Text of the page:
SHAW AIR FORCE BASE, S.C. --
The Shaw Veterinary Treatment Facility staff hosted Soldiers from Fort Jackson and Joint Base Charleston, South Carolina, June 1, to help their deployed capabilities as part of “Operation Repair the Bear.”
During the operation, U.S. Army Capt. Katherine Weber, Shaw VTF officer in charge, and U.S. Army Spc. Brigette Duncan, Shaw VTF animal care specialist, taught veterinary food inspection specialists suture skills using teddy bears, as well as scrubbing skills and how to don gloves and surgical gowns while maintaining a sterile environment.
“[The bears are] actually a great, tangible thing,” Weber said. “Stuffed animals move, they’re not hard and rigid. The same is true when you’re working on an animal -- skin moves when you’re manipulating it.”
The Soldiers practiced their new skills on the stuffed “patients” dropped off by Shaw families and the Fort Jackson VTF. The bears were later picked up by their families fixed of any tears.
While deployed and at home, VTF staff are primarily responsible for the health of military working dogs, supporting all military branches; however, not all enlisted Soldiers assigned to a deployed VTF are animal care specialists at home -- a gap the staff aimed to bridge through “Operation Repair the Bear.”
“Both our 68 Tangos, who are [animal care] technicians, and 68 Romeos, who are food inspectors, go with veterinary teams when deployed,” Weber said. “In case of an emergency, you have to use whoever’s available, so we try and get them cross-trained on the skills they would need in a veterinary clinic.”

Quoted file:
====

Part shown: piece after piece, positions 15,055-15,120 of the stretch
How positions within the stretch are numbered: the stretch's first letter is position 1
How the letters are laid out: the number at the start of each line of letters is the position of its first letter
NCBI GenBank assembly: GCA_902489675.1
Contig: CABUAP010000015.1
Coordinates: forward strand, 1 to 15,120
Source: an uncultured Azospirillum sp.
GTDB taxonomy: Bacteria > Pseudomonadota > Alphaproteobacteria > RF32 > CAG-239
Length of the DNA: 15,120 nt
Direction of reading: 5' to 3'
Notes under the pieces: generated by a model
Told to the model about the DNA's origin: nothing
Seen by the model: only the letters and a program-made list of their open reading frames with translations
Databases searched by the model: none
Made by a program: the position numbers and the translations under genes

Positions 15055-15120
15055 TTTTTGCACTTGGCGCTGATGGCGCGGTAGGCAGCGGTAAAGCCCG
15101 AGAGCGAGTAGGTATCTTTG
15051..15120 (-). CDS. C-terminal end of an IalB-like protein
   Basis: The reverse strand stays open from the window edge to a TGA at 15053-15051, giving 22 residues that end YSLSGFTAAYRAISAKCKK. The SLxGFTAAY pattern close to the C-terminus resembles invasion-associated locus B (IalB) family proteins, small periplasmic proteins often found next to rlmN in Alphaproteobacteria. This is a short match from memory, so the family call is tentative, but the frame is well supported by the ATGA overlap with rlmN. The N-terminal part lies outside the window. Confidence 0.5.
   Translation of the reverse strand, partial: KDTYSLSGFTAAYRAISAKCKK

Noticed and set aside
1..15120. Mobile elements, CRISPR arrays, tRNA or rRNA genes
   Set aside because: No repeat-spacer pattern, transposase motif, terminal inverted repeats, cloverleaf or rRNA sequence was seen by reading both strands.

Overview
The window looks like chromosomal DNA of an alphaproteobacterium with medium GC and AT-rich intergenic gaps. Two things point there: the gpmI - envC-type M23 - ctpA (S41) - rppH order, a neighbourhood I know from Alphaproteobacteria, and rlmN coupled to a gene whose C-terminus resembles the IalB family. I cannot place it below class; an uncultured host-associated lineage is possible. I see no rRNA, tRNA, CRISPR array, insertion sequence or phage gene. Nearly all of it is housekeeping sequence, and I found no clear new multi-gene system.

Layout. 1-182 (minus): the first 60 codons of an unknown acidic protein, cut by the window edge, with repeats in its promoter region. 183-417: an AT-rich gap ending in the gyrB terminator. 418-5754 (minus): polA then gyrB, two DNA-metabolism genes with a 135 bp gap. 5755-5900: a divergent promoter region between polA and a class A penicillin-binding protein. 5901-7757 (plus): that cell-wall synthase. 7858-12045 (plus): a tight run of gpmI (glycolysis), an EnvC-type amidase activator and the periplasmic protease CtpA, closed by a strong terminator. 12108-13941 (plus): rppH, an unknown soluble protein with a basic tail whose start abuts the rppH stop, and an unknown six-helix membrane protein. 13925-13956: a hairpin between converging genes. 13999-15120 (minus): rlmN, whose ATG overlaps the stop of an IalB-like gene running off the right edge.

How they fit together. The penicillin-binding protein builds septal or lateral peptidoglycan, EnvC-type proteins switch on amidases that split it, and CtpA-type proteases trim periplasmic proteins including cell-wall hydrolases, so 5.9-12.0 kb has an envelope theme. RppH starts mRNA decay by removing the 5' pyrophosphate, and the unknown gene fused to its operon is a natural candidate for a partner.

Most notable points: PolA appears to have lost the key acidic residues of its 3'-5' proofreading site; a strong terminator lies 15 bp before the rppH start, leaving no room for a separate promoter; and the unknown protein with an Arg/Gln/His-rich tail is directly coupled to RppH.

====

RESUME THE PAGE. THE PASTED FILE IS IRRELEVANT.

Food inspectors may have to use those skills to assist veterinarians in taking care of military working dogs, who sometimes face hazardous conditions while providing explosives and narcotics detection as well as patrol duty.
“The noses of these dogs are more powerful than any equipment the military can come up with and save many, many lives -- especially when deployed,” said Weber. “They have to remain happy and healthy to guarantee the safety of the service members they are protecting.”
Because the bears have minor similarities to real animals, the training offered Soldiers a less-stressful learning environment to practice techniques. Weber said performing veterinary operations while deployed can be much more intense than what the Soldiers experienced during training.
“Often times when we’re in a downrange situation and an emergency comes in, it’s not only the animal who’s injured,” said Weber. “Usually [there are people] who are injured as well. It’s a high-stress environment; things happen rapidly; and you’re focusing on multiple factors. This training is a lot more focused on those individual skills, and it is obviously less stressful in that regard. I think it’s important to learn the skills, have a good basis and feel comfortable with the tools.”
By providing a baseline for necessary deployed skills, the training experience may allow the veterinary food inspectors to better assist veterinarians in the future.
“I thought it was a great training, and I feel like it’s something I personally want to continue to learn,” said U.S. Army Spc. Faegist Adlam, Public Health Activity veterinary food inspector assigned to the Fort Jackson VTF. “I think it’s important for me, because if I were to go downrange I can say this is something I’ve learned that maybe I just need to brush up on, rather than it being something I’m just now seeing and learning.”